Maybe it's not a screen play. Maybe it's the main role in a movie. Today actually might not be so bad. If you can get through each of the 10+ meetings already scheduled on your calendar, you'll prove to yourself that you have what it takes to be an actor. Maybe one with enough talent to receive an academy award.]
LUNCH BREAK OVER BACK IN THE CON ROOM
You redouble your efforts to withstand the David Mamet-like siren song that each reptile is singing.
1PM: Plasticspoonscreen.biz, the behavioral targeting tool
Keep looking at your watch. Don't forget to yawn at frequent intervals. Ask really basic questions like, "what is a cookie again?" Ask them how to spell analytics.
Answer your cell phone without saying excuse me, just as they are about to show their big idea.
Then spend at least 5 minutes on the phone with your friend to discuss where you want to have drinks that evening, talk about their golf handicap or laugh about the person(s) either you or they just fired. Make sure you speak loud enough for them to hear you, clearly.
[About this time is when your patience is getting very close to E on the proverbial, digital and automotive dashboard. By your sixth meeting your cynicism has raised its ugly head. That's bad, not for you of course but for the other 14 reps still waiting out in the lobby.]
Bring in a junior person to hear the sales pitch, excuse yourself and say, "Start without me."
Make sure the junior person does NOT work on the account that the website is there to pitch. Come back in about 25 minutes later and ask "What did I miss?"
If the website is hoping to get renewed for 2010, make cynical remarks about the intelligence your predecessor had for adding the website to the plan in the first place.
Also, insinuate that the client had questionable judgment for green lighting it. Note to self. Make sure that your client was not in the room. If you know that the rep had lunch with the Brand Manager in April, use your meanest, ticked-off look and ask, "What? Why didn't you show this to me first?" Ignore the fact that you were assigned the account in early July and haven't returned the 14 phone calls that the rep has made since you took over the business.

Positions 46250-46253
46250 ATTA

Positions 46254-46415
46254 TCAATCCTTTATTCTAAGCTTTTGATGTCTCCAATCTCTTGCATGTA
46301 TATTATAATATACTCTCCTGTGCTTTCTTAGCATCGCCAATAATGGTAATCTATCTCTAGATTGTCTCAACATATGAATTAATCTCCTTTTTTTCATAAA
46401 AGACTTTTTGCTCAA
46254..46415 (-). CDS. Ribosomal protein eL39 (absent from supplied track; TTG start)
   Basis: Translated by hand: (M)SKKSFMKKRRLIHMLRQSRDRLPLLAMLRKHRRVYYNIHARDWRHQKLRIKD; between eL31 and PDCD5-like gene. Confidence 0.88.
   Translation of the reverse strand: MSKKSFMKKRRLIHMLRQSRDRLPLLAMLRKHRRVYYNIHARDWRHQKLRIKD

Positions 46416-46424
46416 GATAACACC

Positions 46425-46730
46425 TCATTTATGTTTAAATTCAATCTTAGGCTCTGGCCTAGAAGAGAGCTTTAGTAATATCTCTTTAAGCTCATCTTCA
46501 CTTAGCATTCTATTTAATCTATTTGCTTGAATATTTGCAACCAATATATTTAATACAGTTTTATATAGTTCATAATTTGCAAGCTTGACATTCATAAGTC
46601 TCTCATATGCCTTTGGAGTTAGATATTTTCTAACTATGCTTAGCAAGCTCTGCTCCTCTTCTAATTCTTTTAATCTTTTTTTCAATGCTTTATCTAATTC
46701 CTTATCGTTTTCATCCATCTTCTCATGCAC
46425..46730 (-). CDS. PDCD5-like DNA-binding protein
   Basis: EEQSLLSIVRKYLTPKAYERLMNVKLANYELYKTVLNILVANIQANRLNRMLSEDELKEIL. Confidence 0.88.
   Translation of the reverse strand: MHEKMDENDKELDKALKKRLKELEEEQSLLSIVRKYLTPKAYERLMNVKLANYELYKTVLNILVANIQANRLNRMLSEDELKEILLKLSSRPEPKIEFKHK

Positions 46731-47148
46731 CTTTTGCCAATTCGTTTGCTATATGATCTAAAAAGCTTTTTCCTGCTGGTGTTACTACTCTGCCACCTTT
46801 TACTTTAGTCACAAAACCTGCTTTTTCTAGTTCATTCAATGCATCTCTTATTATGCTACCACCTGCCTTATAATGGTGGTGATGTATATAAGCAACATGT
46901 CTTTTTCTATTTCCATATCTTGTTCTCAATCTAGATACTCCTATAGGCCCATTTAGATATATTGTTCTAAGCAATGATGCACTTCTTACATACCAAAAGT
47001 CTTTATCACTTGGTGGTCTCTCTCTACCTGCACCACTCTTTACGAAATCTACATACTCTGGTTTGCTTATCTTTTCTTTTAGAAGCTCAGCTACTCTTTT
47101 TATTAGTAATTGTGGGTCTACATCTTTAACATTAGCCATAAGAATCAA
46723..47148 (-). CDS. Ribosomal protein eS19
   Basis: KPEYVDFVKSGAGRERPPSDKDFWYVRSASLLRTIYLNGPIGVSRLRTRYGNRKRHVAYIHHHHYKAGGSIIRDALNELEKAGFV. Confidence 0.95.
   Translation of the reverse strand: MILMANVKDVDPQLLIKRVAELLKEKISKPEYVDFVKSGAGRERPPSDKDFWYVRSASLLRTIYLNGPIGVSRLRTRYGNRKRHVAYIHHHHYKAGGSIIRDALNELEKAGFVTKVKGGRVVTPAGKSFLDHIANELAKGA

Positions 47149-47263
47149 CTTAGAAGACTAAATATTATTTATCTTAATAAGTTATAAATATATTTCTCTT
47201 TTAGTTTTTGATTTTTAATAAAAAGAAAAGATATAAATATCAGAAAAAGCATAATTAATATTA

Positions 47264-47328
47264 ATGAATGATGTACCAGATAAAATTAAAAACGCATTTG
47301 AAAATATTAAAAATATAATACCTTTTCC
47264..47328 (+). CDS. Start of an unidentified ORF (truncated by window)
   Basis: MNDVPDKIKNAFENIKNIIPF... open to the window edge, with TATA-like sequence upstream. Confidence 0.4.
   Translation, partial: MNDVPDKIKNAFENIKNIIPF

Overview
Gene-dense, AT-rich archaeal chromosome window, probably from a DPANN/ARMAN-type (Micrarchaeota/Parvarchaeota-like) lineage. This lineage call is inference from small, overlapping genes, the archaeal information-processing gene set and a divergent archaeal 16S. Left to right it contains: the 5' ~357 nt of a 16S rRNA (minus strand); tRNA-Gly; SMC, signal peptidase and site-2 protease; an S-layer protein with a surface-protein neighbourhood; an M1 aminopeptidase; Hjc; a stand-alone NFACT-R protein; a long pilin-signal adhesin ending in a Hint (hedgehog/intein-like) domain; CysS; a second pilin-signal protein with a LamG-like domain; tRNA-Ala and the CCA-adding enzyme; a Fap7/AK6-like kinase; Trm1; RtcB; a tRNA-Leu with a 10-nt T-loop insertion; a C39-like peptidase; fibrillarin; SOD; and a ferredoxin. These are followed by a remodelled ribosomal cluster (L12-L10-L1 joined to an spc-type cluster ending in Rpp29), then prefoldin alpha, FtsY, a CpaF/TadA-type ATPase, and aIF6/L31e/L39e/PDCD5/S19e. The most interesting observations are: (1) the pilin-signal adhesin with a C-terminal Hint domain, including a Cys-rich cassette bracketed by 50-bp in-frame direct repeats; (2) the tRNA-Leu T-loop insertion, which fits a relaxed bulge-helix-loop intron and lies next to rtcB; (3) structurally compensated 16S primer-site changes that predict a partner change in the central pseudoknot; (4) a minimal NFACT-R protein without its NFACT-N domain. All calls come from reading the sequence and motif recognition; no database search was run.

For the rest of the meeting, look down at the pad in front of you as the rep is talking. If they brought their V.P. Sales, make sure you raise your eyebrows once the rep was done and use your body gestures to make it unmistakably clear to the rep's boss that in your opinion they should get rid of rep. Keep doing it until the rep begins twitching in front of her boss, which is noticeable to everyone in the room. If their hands are not sweaty when you shake their hand goodbye, make a note to yourself that you've got to work on this tactic for the rest of the day.
Delay the president also attending the meeting from going into their sales pitch by focusing on small nonsensical chit chat for no less than 70% of the meeting.
Cover topics like their golf game, your golf game, their last vacation, your golf game, the town they live in, your golf game, your family life, your golf game, your country club golf course which they can't afford to join and your spouse's golf game. Then, ask penetrating questions and inquire about their philosophy on how the business has changed or hasn't changed. Also, mention that you played golf recently with their competitor. Once you've covered all these important topics, look at your watch and tell them you have a hard-stop in 10 minutes.
Regardless of how great the website is, make them believe that the value add they gave you is more valuable than their site.
Drop semi-humorous phrases like "Love the cookies, hate your website" whether they brought cookies in the Tiffany bags or not. If they didn't then say, "Oh I confused you with your competitor." Then take your iPhone out and begin playing the FSS Hockey app. Since they won't begin their pitch without your attention, act as if you forgot they were there and then says, "Oh right, so whadayagot? Yawn and then perk up when you look at your watch, making it clear that you want to wrap it up quickly by saying, "Whew, I'm glad that's the last meeting. I need a drink." When they ask if they could join you, you say, " I'm having drinks with ____, do you know her/him." But make sure you know that the rep hates the person you are lying about having the drink with. In reality you're not really going out for a cocktail. You are finally going to be able to do the one thing you had on your mind day. Get home as quickly as possible before the dry cleaner closes."
Day two: Repeat.